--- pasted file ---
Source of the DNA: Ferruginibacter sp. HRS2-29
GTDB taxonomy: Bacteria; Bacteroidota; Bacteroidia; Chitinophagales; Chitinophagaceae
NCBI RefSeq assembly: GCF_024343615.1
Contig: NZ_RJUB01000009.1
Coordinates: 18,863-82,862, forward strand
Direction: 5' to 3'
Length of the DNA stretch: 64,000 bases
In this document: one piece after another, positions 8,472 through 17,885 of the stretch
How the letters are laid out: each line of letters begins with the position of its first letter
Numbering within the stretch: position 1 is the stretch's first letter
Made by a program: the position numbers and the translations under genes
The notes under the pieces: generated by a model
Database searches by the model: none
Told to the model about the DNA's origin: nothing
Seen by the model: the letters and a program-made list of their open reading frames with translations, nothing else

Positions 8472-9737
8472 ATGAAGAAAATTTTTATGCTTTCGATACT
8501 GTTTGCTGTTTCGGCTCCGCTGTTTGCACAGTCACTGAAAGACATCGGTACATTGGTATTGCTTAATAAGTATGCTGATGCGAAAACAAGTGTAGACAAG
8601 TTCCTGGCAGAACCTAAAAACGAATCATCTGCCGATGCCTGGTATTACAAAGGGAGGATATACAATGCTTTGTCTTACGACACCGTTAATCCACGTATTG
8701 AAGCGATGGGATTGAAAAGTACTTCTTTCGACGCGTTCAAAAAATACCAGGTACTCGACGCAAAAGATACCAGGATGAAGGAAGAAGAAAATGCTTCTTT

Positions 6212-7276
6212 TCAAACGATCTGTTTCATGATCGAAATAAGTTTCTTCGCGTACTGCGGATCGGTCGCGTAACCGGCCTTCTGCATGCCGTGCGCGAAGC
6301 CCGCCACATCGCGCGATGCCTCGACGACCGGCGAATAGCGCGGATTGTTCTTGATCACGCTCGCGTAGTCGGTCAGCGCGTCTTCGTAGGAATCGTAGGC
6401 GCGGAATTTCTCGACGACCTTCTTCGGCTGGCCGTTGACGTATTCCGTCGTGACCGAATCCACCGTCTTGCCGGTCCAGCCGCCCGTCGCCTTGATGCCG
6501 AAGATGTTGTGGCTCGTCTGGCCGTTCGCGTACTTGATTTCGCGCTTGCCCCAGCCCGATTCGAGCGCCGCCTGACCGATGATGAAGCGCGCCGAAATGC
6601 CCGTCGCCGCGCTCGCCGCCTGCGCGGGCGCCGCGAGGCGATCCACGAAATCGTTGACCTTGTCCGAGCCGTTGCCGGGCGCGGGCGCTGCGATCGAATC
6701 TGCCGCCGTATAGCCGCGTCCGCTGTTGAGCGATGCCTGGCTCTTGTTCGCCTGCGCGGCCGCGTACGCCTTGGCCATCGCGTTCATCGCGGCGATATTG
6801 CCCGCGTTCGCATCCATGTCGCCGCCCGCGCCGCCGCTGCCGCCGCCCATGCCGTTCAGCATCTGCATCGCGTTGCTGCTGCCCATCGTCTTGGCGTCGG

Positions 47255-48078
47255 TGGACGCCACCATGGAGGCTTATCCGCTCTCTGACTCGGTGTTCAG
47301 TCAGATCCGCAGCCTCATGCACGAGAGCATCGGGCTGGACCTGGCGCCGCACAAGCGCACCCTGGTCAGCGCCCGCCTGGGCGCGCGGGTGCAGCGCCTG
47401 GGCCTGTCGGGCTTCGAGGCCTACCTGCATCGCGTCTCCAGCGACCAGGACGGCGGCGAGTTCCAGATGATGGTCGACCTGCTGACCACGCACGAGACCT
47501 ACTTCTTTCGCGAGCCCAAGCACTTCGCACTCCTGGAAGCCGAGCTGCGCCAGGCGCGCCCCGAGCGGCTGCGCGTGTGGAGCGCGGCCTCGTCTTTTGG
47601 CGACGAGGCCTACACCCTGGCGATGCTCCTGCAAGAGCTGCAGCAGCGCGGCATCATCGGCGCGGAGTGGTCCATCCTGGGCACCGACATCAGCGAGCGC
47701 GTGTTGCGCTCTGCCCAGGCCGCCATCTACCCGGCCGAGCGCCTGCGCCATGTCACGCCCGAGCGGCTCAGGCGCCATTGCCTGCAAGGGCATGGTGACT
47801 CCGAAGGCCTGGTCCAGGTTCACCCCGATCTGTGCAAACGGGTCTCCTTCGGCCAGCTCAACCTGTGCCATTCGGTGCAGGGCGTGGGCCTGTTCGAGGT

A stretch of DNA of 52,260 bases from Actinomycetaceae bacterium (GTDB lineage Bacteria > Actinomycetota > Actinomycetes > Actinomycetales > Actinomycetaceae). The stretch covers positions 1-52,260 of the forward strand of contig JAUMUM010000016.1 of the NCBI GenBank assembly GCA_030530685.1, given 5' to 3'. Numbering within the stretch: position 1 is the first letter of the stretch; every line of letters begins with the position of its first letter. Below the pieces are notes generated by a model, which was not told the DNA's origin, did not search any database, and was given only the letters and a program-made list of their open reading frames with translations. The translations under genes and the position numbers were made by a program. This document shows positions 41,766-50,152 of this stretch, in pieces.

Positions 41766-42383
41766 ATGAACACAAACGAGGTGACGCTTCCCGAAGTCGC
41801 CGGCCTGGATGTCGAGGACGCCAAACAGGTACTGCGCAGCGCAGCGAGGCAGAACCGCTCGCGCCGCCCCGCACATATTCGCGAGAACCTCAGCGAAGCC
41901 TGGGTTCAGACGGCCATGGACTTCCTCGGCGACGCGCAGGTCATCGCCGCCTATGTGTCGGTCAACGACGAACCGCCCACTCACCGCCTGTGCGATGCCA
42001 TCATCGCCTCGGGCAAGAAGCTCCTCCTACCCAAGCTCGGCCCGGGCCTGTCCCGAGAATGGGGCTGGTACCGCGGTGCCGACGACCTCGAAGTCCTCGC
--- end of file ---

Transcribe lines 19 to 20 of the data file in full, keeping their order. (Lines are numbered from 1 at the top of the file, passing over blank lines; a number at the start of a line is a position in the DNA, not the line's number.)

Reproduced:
8601 TTCCTGGCAGAACCTAAAAACGAATCATCTGCCGATGCCTGGTATTACAAAGGGAGGATATACAATGCTTTGTCTTACGACACCGTTAATCCACGTATTG
8701 AAGCGATGGGATTGAAAAGTACTTCTTTCGACGCGTTCAAAAAATACCAGGTACTCGACGCAAAAGATACCAGGATGAAGGAAGAAGAAAATGCTTCTTT